Wagner roast has choice of beef, political goodwill


If you had a problem with government yesterday, Kurtz's Pleasure Beach in Pasadena was the place to be.

Ticked off about taxes?

State Comptroller Louis L. Goldstein was standing by the entrance, jawing about this year's returns.

Traffic tie-ups upset you?

You could have talked to Transportation Secretary O. James Lighthizer. He was over near the waterfront.

If crime was your concern, you could have approached Police Chief Robert Russell or Anne Arundel County Sheriff Robert Peppersack. Both were about somewhere.

In all, 2,000 people came out to Kurtz's family-owned picnic grounds and catering hall for state Sen. Michael J. Wagner's 12th annual bull and oyster roast.

The roast has become something of a political cornerstone in North County, attracting hundreds of politicians, political gadflies, political hopefuls and others with perhaps a little more sanity.

"It's really an effort to keep the organization together, share in the camaraderie, show some strength and let people have a good time while they're doing it," said Thomas Riggin, head of the county liquor board and coordinator of the event.

The day's sun-filled skies and mild temperatures didn't hurt either, he said.

Friends, fans and lobbyists shelled out $25 for the beer, the food and the company. There was music, prizes and karaoke.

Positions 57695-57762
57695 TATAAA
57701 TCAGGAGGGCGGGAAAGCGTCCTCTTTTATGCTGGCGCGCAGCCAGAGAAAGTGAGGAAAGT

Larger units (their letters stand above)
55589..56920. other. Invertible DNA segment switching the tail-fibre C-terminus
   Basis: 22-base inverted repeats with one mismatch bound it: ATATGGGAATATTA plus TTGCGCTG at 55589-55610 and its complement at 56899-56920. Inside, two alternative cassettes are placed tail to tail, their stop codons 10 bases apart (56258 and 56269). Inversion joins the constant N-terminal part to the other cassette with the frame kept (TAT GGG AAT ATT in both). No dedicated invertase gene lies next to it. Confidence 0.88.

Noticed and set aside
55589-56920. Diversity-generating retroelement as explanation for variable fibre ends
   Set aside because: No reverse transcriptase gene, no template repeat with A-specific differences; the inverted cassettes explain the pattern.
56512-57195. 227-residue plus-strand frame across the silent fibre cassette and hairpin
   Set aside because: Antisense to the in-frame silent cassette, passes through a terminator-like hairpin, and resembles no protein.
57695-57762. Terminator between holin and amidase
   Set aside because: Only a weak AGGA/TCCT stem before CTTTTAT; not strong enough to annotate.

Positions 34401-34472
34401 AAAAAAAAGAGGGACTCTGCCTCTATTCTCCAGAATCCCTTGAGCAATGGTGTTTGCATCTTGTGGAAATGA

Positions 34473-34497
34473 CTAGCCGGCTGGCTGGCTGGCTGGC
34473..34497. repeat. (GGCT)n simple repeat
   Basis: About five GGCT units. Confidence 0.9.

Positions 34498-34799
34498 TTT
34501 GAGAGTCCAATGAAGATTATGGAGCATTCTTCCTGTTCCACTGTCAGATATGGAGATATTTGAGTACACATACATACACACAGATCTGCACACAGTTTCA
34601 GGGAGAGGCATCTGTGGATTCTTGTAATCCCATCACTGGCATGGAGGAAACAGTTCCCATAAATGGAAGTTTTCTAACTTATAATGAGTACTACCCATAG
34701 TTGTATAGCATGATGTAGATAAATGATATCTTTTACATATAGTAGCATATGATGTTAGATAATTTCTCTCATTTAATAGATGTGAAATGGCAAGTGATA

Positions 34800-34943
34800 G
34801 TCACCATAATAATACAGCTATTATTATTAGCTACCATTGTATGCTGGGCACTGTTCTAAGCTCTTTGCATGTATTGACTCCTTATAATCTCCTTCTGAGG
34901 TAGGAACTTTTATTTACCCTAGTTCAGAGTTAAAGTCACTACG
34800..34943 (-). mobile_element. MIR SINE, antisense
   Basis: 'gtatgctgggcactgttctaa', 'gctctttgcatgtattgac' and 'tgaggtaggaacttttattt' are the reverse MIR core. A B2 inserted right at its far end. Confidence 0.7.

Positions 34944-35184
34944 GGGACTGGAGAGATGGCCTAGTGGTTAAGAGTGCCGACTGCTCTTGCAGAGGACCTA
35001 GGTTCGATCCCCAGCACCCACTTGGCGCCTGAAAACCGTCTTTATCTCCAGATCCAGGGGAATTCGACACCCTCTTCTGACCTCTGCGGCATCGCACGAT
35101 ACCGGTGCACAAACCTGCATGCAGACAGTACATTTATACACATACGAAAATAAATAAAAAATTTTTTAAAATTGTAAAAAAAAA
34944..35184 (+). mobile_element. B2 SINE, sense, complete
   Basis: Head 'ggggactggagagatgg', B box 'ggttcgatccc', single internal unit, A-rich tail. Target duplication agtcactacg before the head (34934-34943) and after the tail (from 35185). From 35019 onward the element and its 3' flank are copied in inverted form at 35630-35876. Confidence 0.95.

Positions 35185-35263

Each year, organizers try to do something different, such as offering hot-air balloon demonstrations or boat rides. This year there were personalized buttons, with guests photographed and then getting their photos laminated on buttons.

Year to year, Mr. Riggin said, the strategy seems to work: Senator Wagner, a Democrat, has run unopposed in the last two elections in Arundel's District 32.

"Mike always does it up right," said Sen. Philip C. Jimeno, a 31st District Democrat and a longtime political ally, as he scanned the throngs near the entrance gate. "He must be doing something right. Every year he gets good weather."

The guest list had its share of those who've had their own political buttons, including former County Executive Joseph Alton and most of the county's state senators, delegates and County Council members.

Understandably, much of the talk was of things political. This spring's casual complaints to a state senator can be fodder for next winter's legislative session, said the host.

"Before this is over, I'll have heard from 50 people about their concerns, and that's what it's all about. This is where you make your contacts," said Mr. Wagner, a state legislator since 1975 who owns Michael's Eighth Avenue banquet hall. "It keeps you in touch with the community."

The event will raise about $20,000 for the his war chest, Mr. Wagner said.

That too operates as both a show of strength and a community connection.

Each year, the campaign donates funds to area Little Leagues, drum majorette groups and a range of civic groups in the senator's district, which includes the Ferndale, Linthicum and Glen Burnie areas.

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